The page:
Best picnic spots in Hertfordshire
- Credit: Archant
Grab a blanket and pack some goodies as Sandra Smith covers the length and breadth of Herts to discover her top 10 picnic locations in the county
Fir and Pond Woods, Potters Bar
Enfield Chase was once a royal deer park where Elizabeth I is believed to have hunted after being granted the estate of West Lodge Park by Edward VI. This reserve, accessible from Coopers Lane Road just east of Potters Bar, is part of that ancient habitat; the meadow and woodland providing a colourful destination for walks and picnics. Amid dappled shade below mature trees, lay out a spread and try to spot the variety of birdlife here which includes hawks, woodpeckers and warblers.
Hertford Heath, Hertford
Acres of open heathland, ponds and woodland make Hertford Heath Nature Reserve a naturalist-lovers destination for a picnic. Colourful yellow flag irises are in abundance during summer months when visitors might also see great spotted woodpeckers and nuthatches. Heather, gorse and the delicately-flowered tormentil grow here, and look out for amphibians - newts, slow worms and even grass snakes. A woodland area offers cool shade and entry is via The Roundings on the eastern most point of the Heath.
Tewinbury, Welwyn GC
From a two-storey hide visitors can view the wildlife of this peaceful reserve in the chalk stream Mimram Valley. When you’ve had your fill of birdwatching, head down to the lagoon with your picnic and sit alongside the water where water voles swim among the reeds and grasses. Wild plants flourishing here include butterbur, town hall clock and the rare greater tussock sedge. After lunch, perhaps explore picturesque Tewin village, which dates back to Saxon times. Tewinbury can be found on the B1000, north east of Welwyn GC.
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Memorial Garden, Tring
Tring Memorial Garden, at the lower east end of Tring’s High Street forms part of the grounds of Tring Park, originally a Christopher Wren and later Rothschild residence, which is now home to one of the country’s leading performing arts schools. From the garden entrance, a winding pathway leads a short distance to a tranquil lake stocked with koi carp while surrounding mature trees provide ample shade. Bring your own picnic blanket - there is plenty of grass on which to spread out – or take up one of the picnic benches around the lake. After lunch explore the wider park - with its grand avenues of trees and wilder hills. The park has free parking.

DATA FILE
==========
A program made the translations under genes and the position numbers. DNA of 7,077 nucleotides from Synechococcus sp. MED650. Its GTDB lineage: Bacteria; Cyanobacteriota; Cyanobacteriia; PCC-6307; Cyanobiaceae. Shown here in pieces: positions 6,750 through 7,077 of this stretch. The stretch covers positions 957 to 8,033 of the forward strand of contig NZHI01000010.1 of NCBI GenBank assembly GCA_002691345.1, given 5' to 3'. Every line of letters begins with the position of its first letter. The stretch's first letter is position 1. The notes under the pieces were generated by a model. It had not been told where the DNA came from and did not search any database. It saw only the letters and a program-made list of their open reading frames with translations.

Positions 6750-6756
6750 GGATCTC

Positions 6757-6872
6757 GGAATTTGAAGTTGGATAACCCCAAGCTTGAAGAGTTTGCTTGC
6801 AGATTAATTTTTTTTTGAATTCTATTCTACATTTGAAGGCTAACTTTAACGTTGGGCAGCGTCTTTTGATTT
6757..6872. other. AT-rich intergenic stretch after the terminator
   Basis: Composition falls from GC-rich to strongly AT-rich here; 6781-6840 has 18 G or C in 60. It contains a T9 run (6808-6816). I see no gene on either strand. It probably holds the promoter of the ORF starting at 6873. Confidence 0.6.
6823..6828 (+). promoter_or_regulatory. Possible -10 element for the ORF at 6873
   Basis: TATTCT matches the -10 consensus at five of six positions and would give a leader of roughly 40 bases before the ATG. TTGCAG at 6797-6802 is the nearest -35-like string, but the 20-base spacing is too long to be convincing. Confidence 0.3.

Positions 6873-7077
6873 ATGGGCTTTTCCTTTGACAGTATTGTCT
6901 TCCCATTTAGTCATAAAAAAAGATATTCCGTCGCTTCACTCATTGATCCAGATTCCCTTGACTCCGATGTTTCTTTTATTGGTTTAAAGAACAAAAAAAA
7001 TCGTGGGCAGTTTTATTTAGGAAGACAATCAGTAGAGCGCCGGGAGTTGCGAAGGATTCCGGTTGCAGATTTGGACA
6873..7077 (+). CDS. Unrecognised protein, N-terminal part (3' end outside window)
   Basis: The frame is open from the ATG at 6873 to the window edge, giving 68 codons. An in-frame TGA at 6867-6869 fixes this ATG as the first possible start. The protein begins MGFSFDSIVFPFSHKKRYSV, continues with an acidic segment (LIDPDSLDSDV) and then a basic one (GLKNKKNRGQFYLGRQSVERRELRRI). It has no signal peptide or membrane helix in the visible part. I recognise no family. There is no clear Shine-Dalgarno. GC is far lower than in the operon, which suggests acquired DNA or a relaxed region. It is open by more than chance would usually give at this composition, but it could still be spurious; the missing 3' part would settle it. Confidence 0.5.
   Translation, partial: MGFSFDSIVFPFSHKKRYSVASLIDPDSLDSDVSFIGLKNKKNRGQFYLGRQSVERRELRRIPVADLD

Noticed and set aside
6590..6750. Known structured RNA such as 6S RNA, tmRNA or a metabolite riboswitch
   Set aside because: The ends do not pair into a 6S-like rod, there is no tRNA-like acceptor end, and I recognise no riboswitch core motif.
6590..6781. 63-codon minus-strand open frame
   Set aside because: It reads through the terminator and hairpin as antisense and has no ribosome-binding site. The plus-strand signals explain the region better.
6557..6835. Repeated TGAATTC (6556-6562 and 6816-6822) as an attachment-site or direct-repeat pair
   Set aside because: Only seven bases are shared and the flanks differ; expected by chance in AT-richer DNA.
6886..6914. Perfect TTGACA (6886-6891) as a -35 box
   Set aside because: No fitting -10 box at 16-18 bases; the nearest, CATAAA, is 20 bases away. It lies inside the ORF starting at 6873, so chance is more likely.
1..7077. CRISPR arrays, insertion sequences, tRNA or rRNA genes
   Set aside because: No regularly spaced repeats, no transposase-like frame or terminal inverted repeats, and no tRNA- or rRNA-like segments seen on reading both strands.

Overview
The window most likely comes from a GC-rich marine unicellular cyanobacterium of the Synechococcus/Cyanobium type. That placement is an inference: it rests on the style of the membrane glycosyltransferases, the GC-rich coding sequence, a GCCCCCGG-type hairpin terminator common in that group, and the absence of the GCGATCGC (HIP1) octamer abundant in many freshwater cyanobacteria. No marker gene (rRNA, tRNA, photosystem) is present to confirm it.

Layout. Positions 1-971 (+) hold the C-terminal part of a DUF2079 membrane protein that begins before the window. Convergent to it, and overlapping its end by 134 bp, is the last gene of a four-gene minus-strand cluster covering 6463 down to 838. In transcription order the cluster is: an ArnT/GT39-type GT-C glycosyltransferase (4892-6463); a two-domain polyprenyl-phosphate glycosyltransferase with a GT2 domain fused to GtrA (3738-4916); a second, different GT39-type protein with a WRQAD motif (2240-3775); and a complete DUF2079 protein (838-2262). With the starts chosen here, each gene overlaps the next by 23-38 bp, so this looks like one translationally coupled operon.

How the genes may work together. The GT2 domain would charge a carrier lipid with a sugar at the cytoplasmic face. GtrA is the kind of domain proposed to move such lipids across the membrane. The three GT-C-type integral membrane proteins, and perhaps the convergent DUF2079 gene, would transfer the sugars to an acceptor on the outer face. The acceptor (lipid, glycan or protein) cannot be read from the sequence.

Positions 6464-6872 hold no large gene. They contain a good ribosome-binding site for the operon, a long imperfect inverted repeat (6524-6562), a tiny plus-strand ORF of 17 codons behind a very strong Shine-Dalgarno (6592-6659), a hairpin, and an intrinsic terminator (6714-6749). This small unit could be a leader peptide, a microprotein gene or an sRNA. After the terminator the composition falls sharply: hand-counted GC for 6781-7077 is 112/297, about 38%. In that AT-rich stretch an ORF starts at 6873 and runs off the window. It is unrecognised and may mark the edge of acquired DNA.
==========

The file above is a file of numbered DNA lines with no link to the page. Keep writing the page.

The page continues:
Weston Hills, Baldock
Weston Hills is a nature reserve on the chalk slopes at the southern edge of Baldock. As well as a common destination for walkers, the area is of archaeological interest due to ancient cultivation terraces and chalk workings. There’s a profusion of wild flowers on the open grassland while woodland attracts numerous bird species. Care is needed on some of the steeper paths. A small car park is situated on Chalk Hills and the site is approximately 20 minutes’ walk from Baldock railway station.
The Nickey Line, Harpenden
Work up an appetite with a walk before lunch. Wild herbs, skylarks and hazel coppice are just some of nature’s delights that can be seen along the seven-mile footpath of the Nickey Line, which links Harpenden to Hemel Hempstead. Those preferring to avoid steps should begin at Moreton End Lane though access is also via Hollybush Lane on the north east side of Harpenden. Along the former railway line are areas of open grassland perfect for al fresco meals. Look out for wildlife here too, from butterflies to grasshoppers and jays to foxes.
Aldenham Country Park, Elstree
Aldenham Country Park is a parkland oasis packed with nature trails, outdoor play areas and 100 Aker Wood, making it an ideal spot for family outdoor dining. During the summer look out for butterflies including the vibrant holly blue, peacock and speckled wood varieties. There are birds in plentiful numbers to spot, more than 20 species of trees, and a working farm to visit - with milking demonstrations and animal petting area - pony rides are also available. Facilities include a car park, kiosk, bicycle racks and toilets.
Rickmansworth Aquadrome is an award-winning Local Nature Reserve with much to offer. Make your own way through the reserve to admire the scenery, join a guided walk, get really active with canoeing on Bury Lake or just relax in the dog free picnic area. There’s a children’s play area and opportunities to discover more about wildlife, including bats, in their natural habitat. Parking is free. Still hungry from exploring? - There’s the attractive timber-framed Café in the Park serving breakfast, lunch and afternoon tea.
Layston Court Gardens, Buntingford
A small, historic town, Buntingford is situated in the north east of Hertfordshire on the River Rib and Roman road, Ermine Street. While the town has grown over the last few years, Layston Court Gardens - centrally located, just off the High Street – is an easily accessible retreat. With well tended flower beds, no ball games permitted, and dogs only on leads, a gentle aura pervades the gardens, making it a sanctuary for picnickers seeking a peaceful afternoon.
River Hiz, Hitchin
The River Hiz winds its way through Hertfordshire, at Hitchin meeting the River Oughton and River Purwell. A focal point in the centre of town, the banks of the Hiz are a lively, scenic venue for picnickers. Swans and ducks are a fixture of this stretch of the river by the magnificent St Mary’s church. A walk northwards from the centre of town will take you to Bancroft Gardens, with its bandstand, tennis courts and play area; and on to Ransom’s Recreation Ground. Despite the river at this point being little more than a stream, the surrounding area is a pretty spot to lay out a picnic spread.